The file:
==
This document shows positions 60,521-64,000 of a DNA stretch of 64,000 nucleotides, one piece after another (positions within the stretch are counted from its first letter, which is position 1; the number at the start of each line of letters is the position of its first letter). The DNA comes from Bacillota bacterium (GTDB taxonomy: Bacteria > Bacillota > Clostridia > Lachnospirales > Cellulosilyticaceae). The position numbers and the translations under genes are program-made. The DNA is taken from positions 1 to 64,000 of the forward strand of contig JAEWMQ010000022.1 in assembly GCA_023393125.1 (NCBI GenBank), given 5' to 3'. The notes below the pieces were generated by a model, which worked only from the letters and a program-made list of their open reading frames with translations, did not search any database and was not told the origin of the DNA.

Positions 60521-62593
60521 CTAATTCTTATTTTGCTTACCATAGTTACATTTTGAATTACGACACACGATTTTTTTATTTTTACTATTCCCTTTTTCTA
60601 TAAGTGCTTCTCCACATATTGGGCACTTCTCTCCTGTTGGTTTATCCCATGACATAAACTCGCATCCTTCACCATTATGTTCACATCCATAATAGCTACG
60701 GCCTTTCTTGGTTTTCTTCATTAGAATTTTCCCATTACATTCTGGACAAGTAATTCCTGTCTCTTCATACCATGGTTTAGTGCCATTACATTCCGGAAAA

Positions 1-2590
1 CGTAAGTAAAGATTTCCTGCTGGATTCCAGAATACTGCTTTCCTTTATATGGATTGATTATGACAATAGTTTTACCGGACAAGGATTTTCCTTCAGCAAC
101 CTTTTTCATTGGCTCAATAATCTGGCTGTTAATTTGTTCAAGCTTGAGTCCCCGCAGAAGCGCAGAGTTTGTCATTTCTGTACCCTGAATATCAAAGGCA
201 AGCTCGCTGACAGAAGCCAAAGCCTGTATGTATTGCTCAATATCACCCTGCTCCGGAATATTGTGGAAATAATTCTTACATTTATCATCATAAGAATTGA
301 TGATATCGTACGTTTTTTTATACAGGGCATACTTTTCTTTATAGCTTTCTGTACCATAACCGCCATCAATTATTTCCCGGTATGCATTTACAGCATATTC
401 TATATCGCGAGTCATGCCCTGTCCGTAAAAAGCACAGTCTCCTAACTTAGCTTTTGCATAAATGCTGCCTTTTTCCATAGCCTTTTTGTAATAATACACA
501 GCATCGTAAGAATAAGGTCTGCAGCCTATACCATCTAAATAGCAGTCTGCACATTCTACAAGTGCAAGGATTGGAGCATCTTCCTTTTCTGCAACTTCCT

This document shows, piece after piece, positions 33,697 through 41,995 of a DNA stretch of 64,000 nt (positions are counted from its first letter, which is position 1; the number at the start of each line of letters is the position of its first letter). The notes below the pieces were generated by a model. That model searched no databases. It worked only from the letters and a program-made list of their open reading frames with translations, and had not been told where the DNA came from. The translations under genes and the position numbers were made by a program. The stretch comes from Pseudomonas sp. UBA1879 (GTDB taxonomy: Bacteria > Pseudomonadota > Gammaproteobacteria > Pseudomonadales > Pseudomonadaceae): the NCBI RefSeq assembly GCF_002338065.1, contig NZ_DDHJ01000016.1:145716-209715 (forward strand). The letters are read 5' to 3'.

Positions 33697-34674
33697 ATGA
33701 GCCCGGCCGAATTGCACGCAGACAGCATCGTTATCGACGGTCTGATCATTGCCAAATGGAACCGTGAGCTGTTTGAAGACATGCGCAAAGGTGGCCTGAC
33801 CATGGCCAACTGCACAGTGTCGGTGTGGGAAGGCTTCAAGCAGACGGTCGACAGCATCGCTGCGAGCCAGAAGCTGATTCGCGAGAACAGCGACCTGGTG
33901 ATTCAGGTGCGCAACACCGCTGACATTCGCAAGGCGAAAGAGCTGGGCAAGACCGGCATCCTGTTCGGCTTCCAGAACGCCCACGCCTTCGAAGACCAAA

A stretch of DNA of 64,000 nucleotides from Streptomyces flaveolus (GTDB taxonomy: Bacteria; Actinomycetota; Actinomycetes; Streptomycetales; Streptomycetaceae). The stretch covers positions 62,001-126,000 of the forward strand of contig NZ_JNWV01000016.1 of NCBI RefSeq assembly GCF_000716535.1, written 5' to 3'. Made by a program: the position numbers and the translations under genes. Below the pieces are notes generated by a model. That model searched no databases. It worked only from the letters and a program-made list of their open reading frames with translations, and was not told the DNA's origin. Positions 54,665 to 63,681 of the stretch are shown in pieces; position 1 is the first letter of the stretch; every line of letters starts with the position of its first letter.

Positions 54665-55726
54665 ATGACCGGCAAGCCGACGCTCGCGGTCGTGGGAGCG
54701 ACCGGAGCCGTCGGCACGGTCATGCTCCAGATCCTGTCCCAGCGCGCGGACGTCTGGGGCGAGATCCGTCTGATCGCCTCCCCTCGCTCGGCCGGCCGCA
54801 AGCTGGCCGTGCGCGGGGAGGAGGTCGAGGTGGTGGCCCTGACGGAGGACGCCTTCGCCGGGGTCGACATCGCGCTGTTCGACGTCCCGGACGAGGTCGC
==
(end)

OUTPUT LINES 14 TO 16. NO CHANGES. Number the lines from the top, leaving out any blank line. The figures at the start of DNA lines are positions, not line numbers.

Positions 33697-34674
33697 ATGA
33701 GCCCGGCCGAATTGCACGCAGACAGCATCGTTATCGACGGTCTGATCATTGCCAAATGGAACCGTGAGCTGTTTGAAGACATGCGCAAAGGTGGCCTGAC